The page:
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Mutual fund manager, CFA, registered investment advisor, macro
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"Living at risk is jumping off the cliff and building your wings on the way down." - Ray Bradbury

The S&P 500 (NYSEARCA:SPY) broke down across the globe last week as Treasury yields (NYSEARCA:TENZ) tumbled, the Yen (NYSEARCA:FXY) strengthened, credit spreads widened, and the VIX (NYSEARCA:VXX) surged. I have been noting for the past few weeks that intermarket trends appear to be normalizing as we move further away from 2013's outlier environment. The media is heavily focused on the emerging market (NYSEARCA:EEM) crisis, but as I show in my coming Marc Faber piece, weakness is a symptom. The cause remains the deflation pulse which began expressing itself a year ago, and which everything but developed equities priced in since.

Our ATAC models used for managing our mutual fund and separate accounts picked up on meaningful internal fragility following the payroll report which sent Retailers on a relative basis down heavily. This resulted in us getting fully out of our equity exposure to be in deflation mode. Unlike 2013 however, this time the deflation momentum is in long duration Treasuries which we are currently positioned in, and which had a strong move higher as equities fell. The Yen, Gold (NYSEARCA:GLD), and volatility are all sending the same consistent message that is reminiscent of risk-off periods in 2011 and 2012 - two years where our models performed well by getting defensively positioned prior to corrective periods. We are happy to see the market refresh the idea that risk exists, as this juncture should serve as a reminder that our main strategies are absolute return and NOT constant stock exposure.

Neither China (NYSEARCA:FXI), Turkey (NYSEARCA:TUR), Argentina, or any other country has anything to do with consumer stocks badly underperforming following a stellar year for US stocks which in turn was supposed to help consumers through the wealth effect. The complacency is most acute in developed economies. Indeed emerging market momentum remains weak, though time horizon is important. GMO's forecasts indicate emerging market equities as an investment are a great place to be, and we agree over a longer horizon. However, they simply can not sustainably outperform in the near-term unless inflation expectations in the US definitively turn. In the event that the February payroll report disappoints, panic will turn inward. The question will no longer be about how the Fed tapers, but if QE is actually working to begin with.

Has the correction begun? We will only know with hindsight, but the odds do favor a period of falling stock prices in the near term given strong negative movement confirmed in multiple asset classes. People became conditioned to think stocks could not erase months worth of gains in a single week, but we may be in the early stages of an end to that amnesia. More wealth is created through the management of risk than through the mismanagement of return. It is the management of risk that separates the men from the boys in the business of investing. To that end, defensiveness may be what characterizes the months ahead. For us, that's a great thing, as it only increases the probability of a washout in emerging market stocks, and rip higher when momentum kicks in which we hope to take advantage of. Likely very few will participate in that move or think it will happen, just like very few thought Treasuries would be as strong as they have been so far in 2014.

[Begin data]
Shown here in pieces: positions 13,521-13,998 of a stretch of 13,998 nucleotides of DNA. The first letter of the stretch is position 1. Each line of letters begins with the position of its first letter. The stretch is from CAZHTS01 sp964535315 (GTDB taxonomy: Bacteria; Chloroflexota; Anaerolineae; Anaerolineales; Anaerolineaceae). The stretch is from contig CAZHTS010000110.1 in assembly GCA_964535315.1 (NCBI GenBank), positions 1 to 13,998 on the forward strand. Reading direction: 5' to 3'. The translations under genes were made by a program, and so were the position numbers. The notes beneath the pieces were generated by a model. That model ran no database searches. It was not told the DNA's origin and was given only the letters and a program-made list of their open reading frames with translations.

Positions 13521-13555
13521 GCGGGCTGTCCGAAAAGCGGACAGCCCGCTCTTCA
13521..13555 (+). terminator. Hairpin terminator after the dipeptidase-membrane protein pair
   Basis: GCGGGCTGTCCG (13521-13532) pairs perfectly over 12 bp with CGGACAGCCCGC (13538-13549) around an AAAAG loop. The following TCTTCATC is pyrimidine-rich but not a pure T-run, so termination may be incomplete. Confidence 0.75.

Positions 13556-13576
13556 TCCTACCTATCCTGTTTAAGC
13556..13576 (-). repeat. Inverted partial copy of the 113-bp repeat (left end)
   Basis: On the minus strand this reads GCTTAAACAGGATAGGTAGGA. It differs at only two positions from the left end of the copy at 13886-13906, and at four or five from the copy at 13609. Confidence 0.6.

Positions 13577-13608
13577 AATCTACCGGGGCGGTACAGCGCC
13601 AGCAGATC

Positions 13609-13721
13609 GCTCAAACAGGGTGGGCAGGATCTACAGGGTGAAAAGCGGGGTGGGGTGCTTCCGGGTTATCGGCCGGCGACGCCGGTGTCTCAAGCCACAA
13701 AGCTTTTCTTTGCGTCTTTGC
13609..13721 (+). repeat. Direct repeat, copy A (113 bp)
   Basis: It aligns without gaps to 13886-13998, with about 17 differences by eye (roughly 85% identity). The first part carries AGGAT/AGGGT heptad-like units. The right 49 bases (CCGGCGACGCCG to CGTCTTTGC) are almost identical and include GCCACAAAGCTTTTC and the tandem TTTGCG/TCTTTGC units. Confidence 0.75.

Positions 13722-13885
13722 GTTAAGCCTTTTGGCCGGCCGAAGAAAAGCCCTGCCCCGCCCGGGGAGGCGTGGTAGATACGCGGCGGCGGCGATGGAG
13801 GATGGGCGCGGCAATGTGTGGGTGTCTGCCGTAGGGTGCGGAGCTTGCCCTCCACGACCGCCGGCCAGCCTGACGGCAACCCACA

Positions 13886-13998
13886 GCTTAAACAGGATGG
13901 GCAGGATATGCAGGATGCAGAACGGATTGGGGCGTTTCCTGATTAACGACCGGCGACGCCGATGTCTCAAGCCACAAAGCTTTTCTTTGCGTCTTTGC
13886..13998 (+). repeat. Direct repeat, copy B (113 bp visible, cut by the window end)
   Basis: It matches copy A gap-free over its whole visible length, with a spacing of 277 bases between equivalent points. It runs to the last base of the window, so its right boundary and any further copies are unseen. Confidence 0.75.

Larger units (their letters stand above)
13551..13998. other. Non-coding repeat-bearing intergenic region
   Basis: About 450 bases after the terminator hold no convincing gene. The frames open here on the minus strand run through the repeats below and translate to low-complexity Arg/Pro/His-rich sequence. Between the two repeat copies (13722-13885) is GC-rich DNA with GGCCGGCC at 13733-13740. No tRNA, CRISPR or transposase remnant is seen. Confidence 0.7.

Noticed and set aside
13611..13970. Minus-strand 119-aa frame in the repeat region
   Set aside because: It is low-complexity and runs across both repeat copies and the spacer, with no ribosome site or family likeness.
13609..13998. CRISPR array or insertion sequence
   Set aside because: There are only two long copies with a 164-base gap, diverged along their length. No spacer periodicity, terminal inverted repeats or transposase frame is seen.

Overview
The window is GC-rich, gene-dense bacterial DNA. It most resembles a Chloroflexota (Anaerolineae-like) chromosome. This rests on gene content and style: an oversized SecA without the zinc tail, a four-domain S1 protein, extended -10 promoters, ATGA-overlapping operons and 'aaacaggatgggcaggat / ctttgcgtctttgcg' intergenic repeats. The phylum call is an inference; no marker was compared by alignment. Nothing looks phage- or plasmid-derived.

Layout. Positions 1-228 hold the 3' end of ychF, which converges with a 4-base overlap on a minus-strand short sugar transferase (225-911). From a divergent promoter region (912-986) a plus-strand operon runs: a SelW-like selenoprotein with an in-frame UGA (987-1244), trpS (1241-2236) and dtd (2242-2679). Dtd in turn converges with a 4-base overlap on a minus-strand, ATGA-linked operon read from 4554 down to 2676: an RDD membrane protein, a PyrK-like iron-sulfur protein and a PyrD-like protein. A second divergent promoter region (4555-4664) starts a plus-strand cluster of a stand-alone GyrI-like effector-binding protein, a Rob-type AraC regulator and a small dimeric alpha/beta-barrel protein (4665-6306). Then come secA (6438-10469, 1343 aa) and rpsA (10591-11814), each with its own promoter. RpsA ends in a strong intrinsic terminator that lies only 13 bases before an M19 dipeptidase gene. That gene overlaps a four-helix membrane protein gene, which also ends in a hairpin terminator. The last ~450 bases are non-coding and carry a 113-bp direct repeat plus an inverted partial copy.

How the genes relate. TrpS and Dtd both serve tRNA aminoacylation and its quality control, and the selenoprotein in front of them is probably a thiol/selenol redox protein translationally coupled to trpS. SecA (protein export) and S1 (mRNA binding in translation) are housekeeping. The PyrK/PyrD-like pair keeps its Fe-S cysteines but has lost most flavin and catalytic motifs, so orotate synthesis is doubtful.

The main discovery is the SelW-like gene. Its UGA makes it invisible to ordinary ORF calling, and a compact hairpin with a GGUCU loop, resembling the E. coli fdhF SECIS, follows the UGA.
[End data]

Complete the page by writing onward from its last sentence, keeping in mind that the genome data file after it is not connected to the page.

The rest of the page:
Risk management is back.

Disclosure: I have no positions in any stocks mentioned, and no plans to initiate any positions within the next 72 hours. I wrote this article myself, and it expresses my own opinions. I am not receiving compensation for it. I have no business relationship with any company whose stock is mentioned in this article.

Additional disclosure: This writing is for informational purposes only and does not constitute an offer to sell, a solicitation to buy, or a recommendation regarding any securities transaction, or as an offer to provide advisory or other services by Pension Partners, LLC in any jurisdiction in which such offer, solicitation, purchase or sale would be unlawful under the securities laws of such jurisdiction. The information contained in this writing should not be construed as financial or investment advice on any subject matter. Pension Partners, LLC expressly disclaims all liability in respect to actions taken based on any or all of the information on this writing.

Source: ATAC Week In Review: January 26, 2014 - The 2011/2012 Playbook